1. What motivated you to write your book, to force you from taking an idea or experience and turning it into this book?
Several years before, I’d first heard the story of Ezekiel’s Wheel, and how he was really describing a flying saucer in the Old Testament. It was also featured in an episode of Ancient Aliens. Around that time, I witnessed a UFO hovering over the Pacific Palisades at night. There were two glowing orange triangular shapes which suddenly took off at laser-fast speeds toward Malibu (probably military, I later found out). A female jogger stopped beside me to watch, and I always thought that would be a unique way to meet someone romantically---through a shared UFO experience. I considered writing a novel based on that premise, but didn't have a story beyond the inciting incident. Years later, while doing dishes in the sink, it came to me when I was no longer thinking about it, which shows the meditative power of water (even soapy dish water). I started writing the novel the next morning.
2. What is it about and who is it for? In rural Iowa, Kaitlyn Stokes (18) witnesses a UFO over her house the night her father dies of cancer, giving her reason to believe the aliens took him away—as with Ezekiel’s Wheel in the Old Testament. In the Pacific Northwest, Zachary Taylor (18) reports to his high school principal that he was abducted by aliens, his impromptu excuse for skipping classes the day before. When the school secretary overhears him, she tells her teenage daughter and the story goes viral on social media. Seeking answers, Kaitlyn connects with Zachary and they fall in love during their senior year. With graduation just months away, they could soon overcome the distance between them—or so they plan until Kaitlyn discovers their relationship was built on a prankish lie. Brokenhearted, she receives a mysterious signal over her satellite dish. If only her father could make contact, he would let her know that she and Zachary were brought together for reasons impacting the future of our planet. But the message may arrive too late ... as Zachary hurtles toward a lethal force of nature. The YA romance will appeal to females and teens. However, the sci-fi element offers cross-marketing appeal. Steven Spielberg greatly influenced the writing of this book, and he is obviously mainstream. That said, it's really for everyone.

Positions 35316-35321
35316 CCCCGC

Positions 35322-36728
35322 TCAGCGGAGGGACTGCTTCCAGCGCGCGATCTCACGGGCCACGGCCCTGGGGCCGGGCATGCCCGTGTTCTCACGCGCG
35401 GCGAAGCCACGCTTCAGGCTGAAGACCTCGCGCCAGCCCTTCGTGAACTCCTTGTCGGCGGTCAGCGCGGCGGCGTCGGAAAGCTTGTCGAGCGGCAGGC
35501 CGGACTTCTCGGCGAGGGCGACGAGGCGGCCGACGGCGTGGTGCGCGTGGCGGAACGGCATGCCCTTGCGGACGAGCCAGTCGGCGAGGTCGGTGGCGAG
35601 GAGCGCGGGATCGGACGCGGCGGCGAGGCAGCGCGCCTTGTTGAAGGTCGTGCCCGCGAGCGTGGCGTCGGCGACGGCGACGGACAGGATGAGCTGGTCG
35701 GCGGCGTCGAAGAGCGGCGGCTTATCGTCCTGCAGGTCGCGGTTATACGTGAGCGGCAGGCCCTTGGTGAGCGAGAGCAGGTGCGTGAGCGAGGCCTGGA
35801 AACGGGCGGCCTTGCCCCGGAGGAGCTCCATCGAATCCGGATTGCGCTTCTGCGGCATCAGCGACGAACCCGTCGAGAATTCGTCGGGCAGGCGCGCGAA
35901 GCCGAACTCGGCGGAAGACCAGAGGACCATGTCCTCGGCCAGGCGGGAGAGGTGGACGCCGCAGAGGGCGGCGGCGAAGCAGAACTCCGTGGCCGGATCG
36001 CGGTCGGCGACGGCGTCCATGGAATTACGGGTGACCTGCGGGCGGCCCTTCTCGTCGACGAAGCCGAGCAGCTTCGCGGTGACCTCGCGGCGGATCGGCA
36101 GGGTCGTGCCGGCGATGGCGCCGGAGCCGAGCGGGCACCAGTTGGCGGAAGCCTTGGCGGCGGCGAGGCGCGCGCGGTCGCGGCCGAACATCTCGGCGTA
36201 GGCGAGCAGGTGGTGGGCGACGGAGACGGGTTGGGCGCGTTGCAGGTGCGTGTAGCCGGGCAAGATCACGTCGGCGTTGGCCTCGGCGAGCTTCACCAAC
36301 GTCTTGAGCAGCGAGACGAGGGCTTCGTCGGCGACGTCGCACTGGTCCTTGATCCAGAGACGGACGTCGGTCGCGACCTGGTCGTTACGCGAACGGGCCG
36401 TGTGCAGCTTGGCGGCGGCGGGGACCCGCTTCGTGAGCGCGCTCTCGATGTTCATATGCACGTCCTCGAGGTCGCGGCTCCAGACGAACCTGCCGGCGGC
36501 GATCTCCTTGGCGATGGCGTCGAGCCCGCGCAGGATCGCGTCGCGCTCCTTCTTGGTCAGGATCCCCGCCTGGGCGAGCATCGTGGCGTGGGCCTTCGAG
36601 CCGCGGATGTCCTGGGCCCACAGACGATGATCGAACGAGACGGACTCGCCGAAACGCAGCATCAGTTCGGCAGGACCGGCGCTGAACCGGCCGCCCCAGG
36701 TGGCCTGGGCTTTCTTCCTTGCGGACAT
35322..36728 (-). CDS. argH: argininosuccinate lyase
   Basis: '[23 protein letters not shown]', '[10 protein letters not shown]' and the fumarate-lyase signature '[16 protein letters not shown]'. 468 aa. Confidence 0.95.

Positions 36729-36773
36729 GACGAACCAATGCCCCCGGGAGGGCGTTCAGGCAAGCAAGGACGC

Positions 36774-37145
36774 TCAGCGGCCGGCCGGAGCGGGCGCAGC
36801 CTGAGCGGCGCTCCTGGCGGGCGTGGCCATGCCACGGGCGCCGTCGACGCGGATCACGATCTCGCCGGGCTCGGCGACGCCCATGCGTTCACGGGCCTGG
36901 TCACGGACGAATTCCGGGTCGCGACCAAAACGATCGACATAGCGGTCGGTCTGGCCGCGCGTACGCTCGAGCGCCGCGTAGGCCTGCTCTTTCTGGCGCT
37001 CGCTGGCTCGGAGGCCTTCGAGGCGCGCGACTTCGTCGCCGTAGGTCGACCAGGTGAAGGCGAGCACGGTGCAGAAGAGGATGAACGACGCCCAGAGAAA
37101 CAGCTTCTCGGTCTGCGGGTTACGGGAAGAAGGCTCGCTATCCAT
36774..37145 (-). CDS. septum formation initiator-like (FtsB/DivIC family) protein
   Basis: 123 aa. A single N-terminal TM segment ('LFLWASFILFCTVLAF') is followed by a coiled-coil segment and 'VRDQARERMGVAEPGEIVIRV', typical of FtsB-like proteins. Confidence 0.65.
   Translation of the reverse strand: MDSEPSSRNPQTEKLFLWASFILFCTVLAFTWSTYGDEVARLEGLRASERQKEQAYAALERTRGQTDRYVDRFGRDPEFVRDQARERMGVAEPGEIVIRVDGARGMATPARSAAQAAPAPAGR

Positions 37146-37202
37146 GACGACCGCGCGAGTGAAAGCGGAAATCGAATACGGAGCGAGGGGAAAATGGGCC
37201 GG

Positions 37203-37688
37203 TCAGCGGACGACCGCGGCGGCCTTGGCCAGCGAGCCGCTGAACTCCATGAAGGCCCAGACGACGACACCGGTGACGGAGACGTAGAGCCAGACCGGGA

3. What takeaways might the reader will be left with after reading it? That we can still make a difference to save our future planet, so that the younger generations have a chance for a better world. But we have to work together, and what the planet needs more than anything is love.
4. How did you decide on your book’s title and cover design? The title is a spinoff of Ezekiel's Wheel, only this one belongs to Kaitlyn because she witnessed the UFO that "took her father away." As far as the cover design, I had a crude sketch of Kaitlyn looking up at a UFO. My publisher hired a graphic designer, Christine Van Bree, who came up with the current and much improved design (which I love).
5. What advice or words of wisdom do you have for fellow writers? I think everyone works differently, so find a system and style that works for you, and stick to it.
6. What trends in the book world do you see -- and where do you think the book publishing industry is heading? I truly don't keep up with trends much. Most of the books I read are on the NY Times annual list of 100 Notable Books, or semifinalists for the National Book Award or Pulitzer Prize (that's how I shop for books). Hence, I'm no expert on trends, but I'm amazed by the number of great writers getting published and read. I hope that trend continues.